It’s tempting to cast the role of women in STEM (Science, Technology, Engineering, and Math) as one of struggles and battles because of their sex, rather than as one of contributions because of their minds. But for Women’s History Month this past March, and for this Diversity in Science Carnival #14, our focus has been the role of women in the enterprise of STEM. There’s more to a woman than her sex and her struggles in science--there is, after all, the enormous body of work women have contributed to science.
Women in Science, via the Smithsonian.
“We must believe that we are gifted for something.” Marie Curie
Image of a real Rosie the Riveter from the Women's History Month site.
Our history is ongoing, but we can start with a look back. Thanks to the efforts of the Smithsonian Institution Archives, we can put faces to the names of some of the female STEMmers of history. In a presentation of photographs in an 8 by 9 space, we can see the images of 72 women who contributed to the enterprise of STEM, many of them involved with the Smithsonian in some capacity. As their clothes and the dates on the photos tell us, these women were doing their work in a time when most women didn’t even wear pants.
Image Arlene Francis Fung
Some are Big Names--you’ve probably heard of Marie Curie. But others are like many of us, women working in the trenches of science, contributing to the enterprise of STEM in ways big and small. Women like Arlene Frances Fung, whose bio tells us she was born in Trinidad, went to medical school in Ireland, and by 1968 was engaged in chromosome research at a cancer institute in Philadelphia. From Trinidad to cancer research, her story is one of the millions we could tell about women’s historical contributions to science, if only we could find them all. But here there are 72, and we encourage you to click on each image, look at their direct gazes, ponder how their interest in science and knowledge trumped the heavy pressures of social mores, and discover the contributions these 72 women made, each on her own “little two inches wide of ivory.”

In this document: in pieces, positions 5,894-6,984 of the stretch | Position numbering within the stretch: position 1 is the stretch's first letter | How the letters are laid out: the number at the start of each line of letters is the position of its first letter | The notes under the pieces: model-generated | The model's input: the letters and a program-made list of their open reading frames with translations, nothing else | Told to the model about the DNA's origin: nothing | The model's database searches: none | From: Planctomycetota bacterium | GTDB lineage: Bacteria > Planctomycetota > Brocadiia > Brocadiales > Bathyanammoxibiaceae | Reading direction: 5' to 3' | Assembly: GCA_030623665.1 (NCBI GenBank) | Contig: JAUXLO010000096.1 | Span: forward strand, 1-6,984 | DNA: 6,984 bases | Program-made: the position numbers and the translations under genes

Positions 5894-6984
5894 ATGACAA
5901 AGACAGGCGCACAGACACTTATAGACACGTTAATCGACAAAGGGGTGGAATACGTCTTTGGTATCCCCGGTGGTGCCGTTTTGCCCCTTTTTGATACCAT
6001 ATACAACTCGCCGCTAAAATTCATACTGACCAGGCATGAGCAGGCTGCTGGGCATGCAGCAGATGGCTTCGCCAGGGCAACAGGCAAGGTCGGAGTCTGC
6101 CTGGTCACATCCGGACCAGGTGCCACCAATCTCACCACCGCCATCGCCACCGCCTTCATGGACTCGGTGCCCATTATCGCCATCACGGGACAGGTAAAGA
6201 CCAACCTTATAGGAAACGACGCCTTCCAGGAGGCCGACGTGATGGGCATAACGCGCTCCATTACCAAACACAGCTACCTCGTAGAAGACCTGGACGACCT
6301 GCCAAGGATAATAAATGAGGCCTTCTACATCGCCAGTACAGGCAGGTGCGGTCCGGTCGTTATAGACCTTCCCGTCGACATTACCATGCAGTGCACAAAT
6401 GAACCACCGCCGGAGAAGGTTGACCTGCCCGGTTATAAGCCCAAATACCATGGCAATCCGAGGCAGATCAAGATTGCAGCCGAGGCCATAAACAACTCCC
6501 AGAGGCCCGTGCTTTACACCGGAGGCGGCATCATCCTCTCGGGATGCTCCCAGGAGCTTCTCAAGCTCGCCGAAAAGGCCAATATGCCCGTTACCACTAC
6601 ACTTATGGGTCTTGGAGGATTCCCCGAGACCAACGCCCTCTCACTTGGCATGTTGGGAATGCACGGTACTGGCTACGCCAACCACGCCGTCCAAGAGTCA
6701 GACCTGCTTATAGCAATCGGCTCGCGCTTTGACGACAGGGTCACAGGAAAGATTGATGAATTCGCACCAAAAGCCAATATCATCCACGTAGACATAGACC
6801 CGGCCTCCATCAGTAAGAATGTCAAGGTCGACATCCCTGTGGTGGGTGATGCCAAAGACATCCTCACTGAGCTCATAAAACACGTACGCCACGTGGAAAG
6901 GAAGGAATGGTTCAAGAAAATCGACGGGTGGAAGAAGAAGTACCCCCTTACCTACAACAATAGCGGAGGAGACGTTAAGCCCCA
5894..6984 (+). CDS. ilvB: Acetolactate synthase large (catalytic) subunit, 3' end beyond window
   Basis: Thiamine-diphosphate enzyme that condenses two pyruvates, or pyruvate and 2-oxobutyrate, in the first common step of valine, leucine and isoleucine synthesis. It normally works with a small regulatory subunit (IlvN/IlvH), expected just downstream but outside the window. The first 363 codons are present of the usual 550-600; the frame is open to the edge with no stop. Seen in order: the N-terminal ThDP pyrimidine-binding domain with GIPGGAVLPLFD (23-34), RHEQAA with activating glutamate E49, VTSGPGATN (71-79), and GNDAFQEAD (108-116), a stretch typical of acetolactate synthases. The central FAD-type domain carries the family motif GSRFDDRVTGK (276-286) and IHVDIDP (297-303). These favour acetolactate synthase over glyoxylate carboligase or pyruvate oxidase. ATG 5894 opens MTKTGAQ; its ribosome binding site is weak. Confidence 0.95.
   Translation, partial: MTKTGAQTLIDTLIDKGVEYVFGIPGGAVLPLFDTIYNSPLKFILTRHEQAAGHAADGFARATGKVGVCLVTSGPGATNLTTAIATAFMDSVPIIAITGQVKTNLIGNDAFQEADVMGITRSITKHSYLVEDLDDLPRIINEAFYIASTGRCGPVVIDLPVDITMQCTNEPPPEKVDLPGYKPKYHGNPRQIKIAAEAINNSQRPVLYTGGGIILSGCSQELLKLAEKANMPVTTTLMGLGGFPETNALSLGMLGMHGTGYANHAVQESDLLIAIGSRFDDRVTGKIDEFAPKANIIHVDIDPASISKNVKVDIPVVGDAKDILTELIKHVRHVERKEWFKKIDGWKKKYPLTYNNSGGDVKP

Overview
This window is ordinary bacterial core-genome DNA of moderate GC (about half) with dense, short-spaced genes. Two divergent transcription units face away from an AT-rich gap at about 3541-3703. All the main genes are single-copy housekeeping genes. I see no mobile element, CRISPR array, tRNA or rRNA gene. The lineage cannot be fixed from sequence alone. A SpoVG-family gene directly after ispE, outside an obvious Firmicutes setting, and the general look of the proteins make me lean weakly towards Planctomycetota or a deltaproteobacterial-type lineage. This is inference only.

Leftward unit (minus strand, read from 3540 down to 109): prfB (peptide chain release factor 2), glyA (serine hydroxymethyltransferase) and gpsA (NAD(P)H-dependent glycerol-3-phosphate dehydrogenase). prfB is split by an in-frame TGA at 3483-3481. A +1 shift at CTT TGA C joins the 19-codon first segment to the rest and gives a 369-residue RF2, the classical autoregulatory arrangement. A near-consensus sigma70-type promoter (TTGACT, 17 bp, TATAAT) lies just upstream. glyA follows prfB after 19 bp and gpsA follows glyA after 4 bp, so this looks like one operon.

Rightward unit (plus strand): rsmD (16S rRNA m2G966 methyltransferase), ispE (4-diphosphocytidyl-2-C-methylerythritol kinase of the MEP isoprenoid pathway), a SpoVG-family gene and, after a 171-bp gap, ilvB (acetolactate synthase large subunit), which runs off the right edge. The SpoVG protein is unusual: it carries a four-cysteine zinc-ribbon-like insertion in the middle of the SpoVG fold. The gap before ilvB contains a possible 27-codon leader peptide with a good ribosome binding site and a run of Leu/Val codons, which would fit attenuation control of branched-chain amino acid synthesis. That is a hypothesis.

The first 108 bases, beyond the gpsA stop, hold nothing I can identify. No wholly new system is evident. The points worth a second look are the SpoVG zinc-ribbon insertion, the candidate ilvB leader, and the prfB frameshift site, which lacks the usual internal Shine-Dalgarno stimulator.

For more on historical and current women in science, you can also see Double X Science’s“ Notable Women in Science” series, curated by Adrienne Roehrich.
And then there are the women STEMmers of today, who likely are, according to blogger Emma Leedham writing at her blog Pipettes and Paintbrushes, still underpaid. Leedham also mulls here what constitutes a role model for women--does it require being both a woman and a scientist, or one or the other?
Laurel L. James
Laurel L. James, writing at the University of Washington blog for the school’s SACNAS student chapter, answers with her post, “To identify my role as a woman in science: I must first honor my mother, my family and my past.” Her mother was the first “Miss Indian America,” and Laurel is a self-described non-traditional student at the school, where she is a graduate student in forest resources. She traces her journey to science, one that involved role models who were not scientists but who, as she writes, showed her “how to hang onto the things that are important with the expectation of getting something in return all the while, persevering and knowing who you are; while walking with grace and dignity.” I’d hazard that these words describe many a woman who has moved against the currents of her society to contribute something to the sciences.
Image Emily Warren Roebling